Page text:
Overweight adolescents are indifferent about the weight of their friends, but not so the thin peers, who are more likely to choose friends whose weight status is like their own, researchers looking at teenagers' social networks say.
The role of obesity in friendships among young people is complicated, as are the ways relationships contribute to health, the researchers said. For instance, they wrote in the American Journal of Public Health on May 15, "[f]riendships among overweight adolescents may reinforce unhealthy behaviors that further exacerbate weight problems."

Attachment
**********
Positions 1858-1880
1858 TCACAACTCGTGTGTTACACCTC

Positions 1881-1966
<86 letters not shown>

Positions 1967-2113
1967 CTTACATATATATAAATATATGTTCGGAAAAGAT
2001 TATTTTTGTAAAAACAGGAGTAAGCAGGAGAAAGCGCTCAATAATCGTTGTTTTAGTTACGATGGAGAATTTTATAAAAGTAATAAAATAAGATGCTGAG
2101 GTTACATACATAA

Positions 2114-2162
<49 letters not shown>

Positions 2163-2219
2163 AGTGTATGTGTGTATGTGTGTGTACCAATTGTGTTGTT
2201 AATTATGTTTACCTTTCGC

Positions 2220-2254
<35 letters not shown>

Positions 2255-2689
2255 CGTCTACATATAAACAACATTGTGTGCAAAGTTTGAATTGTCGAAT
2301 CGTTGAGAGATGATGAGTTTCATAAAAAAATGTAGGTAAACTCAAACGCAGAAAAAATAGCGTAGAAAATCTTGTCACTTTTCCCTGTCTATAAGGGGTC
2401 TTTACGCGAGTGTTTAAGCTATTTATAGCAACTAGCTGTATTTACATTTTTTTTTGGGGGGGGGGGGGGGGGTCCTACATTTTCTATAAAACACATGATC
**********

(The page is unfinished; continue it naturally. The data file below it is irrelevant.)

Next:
The researchers, David Schaefer and Sandra Simpkins of
The young people listed their five closest female friends and five closest male friends. The researchers accounted for selection of friends based on connections such as extracurricular activities or a mutual friend, to isolate weight status as a criterion.
Young people, the researchers said, are more likely to socially marginalize overweight peers and, as a result, overweight young people have an average of one fewer friend than normal weight teens. Teens who were not overweight were 30% more likely to select a friend who was not overweight than one who was, the researchers said.